We have since acquired a GPS unit; but the compass stays. Why? It’s my experience that when the compass and the GPS are in disagreement, the compass is right. GPS units are notorious for being more disoriented than even I can be. But a compass is continuously reliable once it is fixed to true north. Without true north, the compass is pointless.

Last week’s decision of the Supreme Court of Canada in the Carter assisted suicide case gives every indication that the Court is practising orienteering based on a “personal autonomy positioning system.” Abandoning constitutional true north, the role of its decision as a legal compass is unpredictable. The guidance provided in this case resembles dire true stories of GPS units gone awry.

The Court mapped out where it was headed in the opening paragraph, stating the current law is “cruel.” This was the precursor to abandoning what was described in the Court’s 1993 decision in Rodriguez, a case dealing with the same issue, as an underlying and animating “Charter value.” The 1993 Court defined the “sanctity of life” in the secular sense “to mean that human life is seen to have a deep intrinsic value of its own.” This definition was essential to understanding the Charter and the application of Charter rights, particularly the section 7 rights to “life, liberty and security of the person.” As the 1993 Court noted, Charter rights apply to all “members of a society based upon respect for the intrinsic value of human life and inherent dignity of every human being.”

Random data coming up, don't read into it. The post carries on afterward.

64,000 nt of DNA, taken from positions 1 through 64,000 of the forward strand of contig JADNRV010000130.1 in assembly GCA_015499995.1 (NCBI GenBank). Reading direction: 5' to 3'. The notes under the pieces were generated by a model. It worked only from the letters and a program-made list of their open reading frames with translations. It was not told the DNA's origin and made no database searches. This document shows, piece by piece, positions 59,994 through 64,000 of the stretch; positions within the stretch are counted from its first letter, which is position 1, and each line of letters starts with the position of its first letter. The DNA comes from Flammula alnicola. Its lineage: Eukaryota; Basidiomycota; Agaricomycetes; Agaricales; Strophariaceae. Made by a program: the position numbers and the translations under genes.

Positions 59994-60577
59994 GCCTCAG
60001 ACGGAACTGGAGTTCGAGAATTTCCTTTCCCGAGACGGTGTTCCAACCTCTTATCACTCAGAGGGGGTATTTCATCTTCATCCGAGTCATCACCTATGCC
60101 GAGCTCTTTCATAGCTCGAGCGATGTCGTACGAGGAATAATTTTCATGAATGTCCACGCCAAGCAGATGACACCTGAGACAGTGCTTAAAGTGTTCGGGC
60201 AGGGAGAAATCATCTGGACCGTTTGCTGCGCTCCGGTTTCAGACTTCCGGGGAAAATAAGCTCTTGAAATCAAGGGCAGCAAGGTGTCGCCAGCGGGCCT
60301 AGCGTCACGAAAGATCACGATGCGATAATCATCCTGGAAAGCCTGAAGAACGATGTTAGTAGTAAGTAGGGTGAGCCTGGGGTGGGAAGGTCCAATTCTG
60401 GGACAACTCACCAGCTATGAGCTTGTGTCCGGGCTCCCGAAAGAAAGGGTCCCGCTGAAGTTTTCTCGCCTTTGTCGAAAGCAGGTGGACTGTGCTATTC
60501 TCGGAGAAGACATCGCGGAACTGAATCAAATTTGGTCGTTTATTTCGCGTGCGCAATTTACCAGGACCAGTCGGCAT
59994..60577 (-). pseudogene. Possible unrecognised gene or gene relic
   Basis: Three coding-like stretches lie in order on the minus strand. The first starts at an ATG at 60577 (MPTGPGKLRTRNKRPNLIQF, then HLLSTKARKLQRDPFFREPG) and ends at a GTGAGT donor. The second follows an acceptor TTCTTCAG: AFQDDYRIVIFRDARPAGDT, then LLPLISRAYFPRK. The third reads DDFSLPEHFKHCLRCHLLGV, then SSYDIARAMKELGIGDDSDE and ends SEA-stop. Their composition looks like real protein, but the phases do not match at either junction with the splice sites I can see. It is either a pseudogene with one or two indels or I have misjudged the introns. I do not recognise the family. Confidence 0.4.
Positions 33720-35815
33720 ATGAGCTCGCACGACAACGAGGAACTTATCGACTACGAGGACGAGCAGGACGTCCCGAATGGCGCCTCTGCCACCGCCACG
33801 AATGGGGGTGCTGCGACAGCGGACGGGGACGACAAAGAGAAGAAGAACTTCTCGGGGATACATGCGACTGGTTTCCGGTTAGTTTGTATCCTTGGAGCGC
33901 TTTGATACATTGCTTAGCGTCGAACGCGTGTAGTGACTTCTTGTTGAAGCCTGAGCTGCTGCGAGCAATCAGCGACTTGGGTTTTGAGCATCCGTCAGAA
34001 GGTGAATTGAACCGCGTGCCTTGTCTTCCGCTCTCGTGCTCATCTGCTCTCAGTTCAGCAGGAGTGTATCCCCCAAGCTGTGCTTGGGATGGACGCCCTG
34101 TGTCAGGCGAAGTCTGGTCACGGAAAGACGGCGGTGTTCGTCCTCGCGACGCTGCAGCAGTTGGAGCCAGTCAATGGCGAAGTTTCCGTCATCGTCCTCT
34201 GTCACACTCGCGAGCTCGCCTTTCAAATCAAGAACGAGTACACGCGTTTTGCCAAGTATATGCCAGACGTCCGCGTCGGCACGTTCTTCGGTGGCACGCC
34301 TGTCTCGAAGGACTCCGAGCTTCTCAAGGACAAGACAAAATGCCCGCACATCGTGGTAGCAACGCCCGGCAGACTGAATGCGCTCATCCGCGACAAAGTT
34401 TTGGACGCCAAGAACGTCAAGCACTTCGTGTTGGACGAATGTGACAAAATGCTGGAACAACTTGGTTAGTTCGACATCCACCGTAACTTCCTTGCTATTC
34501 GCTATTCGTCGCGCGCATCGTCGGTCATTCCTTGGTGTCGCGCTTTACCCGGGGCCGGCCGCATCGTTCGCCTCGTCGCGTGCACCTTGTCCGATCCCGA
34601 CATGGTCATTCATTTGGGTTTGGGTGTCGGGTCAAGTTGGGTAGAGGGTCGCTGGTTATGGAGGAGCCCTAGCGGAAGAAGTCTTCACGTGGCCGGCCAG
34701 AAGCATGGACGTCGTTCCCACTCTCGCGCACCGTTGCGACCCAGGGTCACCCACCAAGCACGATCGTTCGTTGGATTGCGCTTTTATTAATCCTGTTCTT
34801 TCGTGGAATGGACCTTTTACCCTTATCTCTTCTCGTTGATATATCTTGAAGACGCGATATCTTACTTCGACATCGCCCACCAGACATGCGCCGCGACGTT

The 1993 Court identified “sanctity of life” as constitutional true north for interpreting the Canadian Charter of Rights and Freedoms.

This foundational principle was the ground on which one person was not permitted to kill another person, and no person could consent to being killed. Even before the Charter, it was foundational to eliminating the death penalty in Canada. To depart from that principle would be to set up a regime where the state – not just government, but all Canadians as a society – would necessarily become complicit in endorsing the killing of one human being by another.